So far, they’ve used this technique only to form pairs of pyramids. But they say it should be possible to hook many more together. By varying the sequences used and where they’re placed in the pyramids, such as at the edges or the points, the researchers say their pyramids could self-assemble into a variety of shapes. They hope DNA can readily serve as a scaffold for arranging other materials.
“It’s a great way of laying out an architecture with essentially atomic precision,” says Turberfield, “but to make some sort of useful molecular device, you’re almost certainly going to want to link other things, for example, molecular electronic components, to scaffolding like this to make a complete device.” Such components could include nanowires, which could lead to three-dimensional circuitry, perhaps for dense and powerful computers. They might also incorporate biological molecules for sensing or fluorescing chemicals for imaging applications.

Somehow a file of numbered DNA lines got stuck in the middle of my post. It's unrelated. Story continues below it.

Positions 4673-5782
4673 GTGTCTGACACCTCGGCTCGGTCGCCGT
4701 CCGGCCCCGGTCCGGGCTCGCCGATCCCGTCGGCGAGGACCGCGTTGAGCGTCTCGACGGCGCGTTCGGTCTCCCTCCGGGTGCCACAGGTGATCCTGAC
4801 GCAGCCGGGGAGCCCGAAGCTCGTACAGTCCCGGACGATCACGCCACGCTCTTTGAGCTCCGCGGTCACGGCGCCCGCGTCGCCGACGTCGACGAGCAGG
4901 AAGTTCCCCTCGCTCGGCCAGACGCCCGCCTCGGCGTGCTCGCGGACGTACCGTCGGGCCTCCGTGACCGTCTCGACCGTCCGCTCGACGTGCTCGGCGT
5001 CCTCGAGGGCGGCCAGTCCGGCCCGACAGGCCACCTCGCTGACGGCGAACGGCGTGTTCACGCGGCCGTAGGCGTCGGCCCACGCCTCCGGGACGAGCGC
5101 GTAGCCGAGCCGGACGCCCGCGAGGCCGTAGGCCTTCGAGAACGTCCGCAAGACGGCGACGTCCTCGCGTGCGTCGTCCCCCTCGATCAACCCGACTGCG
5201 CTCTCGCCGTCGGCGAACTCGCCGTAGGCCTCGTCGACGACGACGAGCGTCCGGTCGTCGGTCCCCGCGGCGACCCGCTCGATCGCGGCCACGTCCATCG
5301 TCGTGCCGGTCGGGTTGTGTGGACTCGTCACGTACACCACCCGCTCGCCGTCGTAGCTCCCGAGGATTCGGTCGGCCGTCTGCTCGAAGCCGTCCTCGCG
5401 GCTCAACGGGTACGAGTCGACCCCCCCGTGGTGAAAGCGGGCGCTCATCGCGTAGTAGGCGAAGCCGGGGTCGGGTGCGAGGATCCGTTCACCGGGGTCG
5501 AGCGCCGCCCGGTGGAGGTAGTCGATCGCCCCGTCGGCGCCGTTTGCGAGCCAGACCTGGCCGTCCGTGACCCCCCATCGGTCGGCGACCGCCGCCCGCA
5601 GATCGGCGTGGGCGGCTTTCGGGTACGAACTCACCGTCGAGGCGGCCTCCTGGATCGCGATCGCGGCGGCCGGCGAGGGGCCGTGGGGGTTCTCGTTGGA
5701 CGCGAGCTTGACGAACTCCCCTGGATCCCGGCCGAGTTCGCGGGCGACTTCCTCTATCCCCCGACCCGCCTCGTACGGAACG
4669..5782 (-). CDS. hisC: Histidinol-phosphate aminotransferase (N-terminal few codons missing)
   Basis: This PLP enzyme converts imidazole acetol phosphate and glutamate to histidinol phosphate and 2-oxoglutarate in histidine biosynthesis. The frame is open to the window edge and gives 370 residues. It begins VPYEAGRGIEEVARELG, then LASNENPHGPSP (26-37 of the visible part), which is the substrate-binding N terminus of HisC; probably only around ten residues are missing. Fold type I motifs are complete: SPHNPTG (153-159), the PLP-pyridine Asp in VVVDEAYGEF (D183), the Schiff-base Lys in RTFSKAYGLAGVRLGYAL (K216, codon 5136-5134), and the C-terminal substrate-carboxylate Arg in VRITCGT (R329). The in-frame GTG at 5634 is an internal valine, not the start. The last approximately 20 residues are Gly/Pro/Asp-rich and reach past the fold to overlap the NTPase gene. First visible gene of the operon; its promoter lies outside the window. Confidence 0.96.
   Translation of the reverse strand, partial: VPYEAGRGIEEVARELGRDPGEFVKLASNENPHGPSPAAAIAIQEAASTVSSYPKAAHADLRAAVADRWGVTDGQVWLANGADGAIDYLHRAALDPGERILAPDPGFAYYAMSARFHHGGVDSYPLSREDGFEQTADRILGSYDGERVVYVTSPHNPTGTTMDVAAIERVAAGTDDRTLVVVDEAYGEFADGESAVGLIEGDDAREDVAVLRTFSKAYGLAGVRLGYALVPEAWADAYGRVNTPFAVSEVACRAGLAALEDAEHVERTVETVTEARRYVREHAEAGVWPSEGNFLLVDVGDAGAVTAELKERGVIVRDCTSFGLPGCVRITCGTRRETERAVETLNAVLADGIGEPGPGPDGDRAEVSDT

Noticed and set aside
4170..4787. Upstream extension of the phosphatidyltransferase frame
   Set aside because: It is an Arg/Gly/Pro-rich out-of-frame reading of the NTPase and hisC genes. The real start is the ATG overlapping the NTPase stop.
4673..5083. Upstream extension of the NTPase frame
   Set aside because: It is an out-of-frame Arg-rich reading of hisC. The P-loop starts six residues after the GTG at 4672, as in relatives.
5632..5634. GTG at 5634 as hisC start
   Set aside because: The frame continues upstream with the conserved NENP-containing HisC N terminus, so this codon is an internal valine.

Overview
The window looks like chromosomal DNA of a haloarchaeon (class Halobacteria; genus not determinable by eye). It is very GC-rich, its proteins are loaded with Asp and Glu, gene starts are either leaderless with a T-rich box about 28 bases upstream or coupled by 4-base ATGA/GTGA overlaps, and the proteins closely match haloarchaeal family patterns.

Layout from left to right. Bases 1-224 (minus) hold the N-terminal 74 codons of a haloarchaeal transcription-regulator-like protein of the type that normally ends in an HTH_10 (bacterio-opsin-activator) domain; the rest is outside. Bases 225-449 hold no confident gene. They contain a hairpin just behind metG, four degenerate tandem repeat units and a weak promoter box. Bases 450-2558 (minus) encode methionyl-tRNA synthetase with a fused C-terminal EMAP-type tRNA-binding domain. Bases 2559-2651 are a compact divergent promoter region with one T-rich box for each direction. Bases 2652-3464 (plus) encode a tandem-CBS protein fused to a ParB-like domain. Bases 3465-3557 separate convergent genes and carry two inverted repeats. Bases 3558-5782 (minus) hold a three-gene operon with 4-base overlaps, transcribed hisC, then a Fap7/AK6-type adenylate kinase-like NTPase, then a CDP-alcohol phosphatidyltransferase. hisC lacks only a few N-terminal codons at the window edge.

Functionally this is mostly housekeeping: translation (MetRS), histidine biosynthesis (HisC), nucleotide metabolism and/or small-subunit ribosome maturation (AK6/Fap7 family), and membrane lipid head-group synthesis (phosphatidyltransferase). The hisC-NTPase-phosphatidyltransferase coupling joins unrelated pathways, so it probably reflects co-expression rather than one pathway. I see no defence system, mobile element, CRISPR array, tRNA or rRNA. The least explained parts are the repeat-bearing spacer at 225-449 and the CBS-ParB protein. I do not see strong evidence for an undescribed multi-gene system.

The biggest advantage of these pyramids may actually be their initial lack of complexity. Patrick Doyle, an MIT chemical engineering professor who studies the dynamics of DNA, says the design is “rather elegant.”
In the past, three-dimensional DNA structures were built with a painstaking series of steps, and ultimately produced few copies. These pyramids, however, which are formed with the aid of heating, then cooling the DNA strands, take only one step to assemble and produce much higher yields.
“One of the virtues of this structure is the extreme simplicity and very high yield and speed of synthesis,” says Turberfield. “If you want a building block to make lots of other things with, you don’t want to be toiling over the construction of the building block – you want that to be easy. Then you can go on to do the harder stuff, by linking it later.”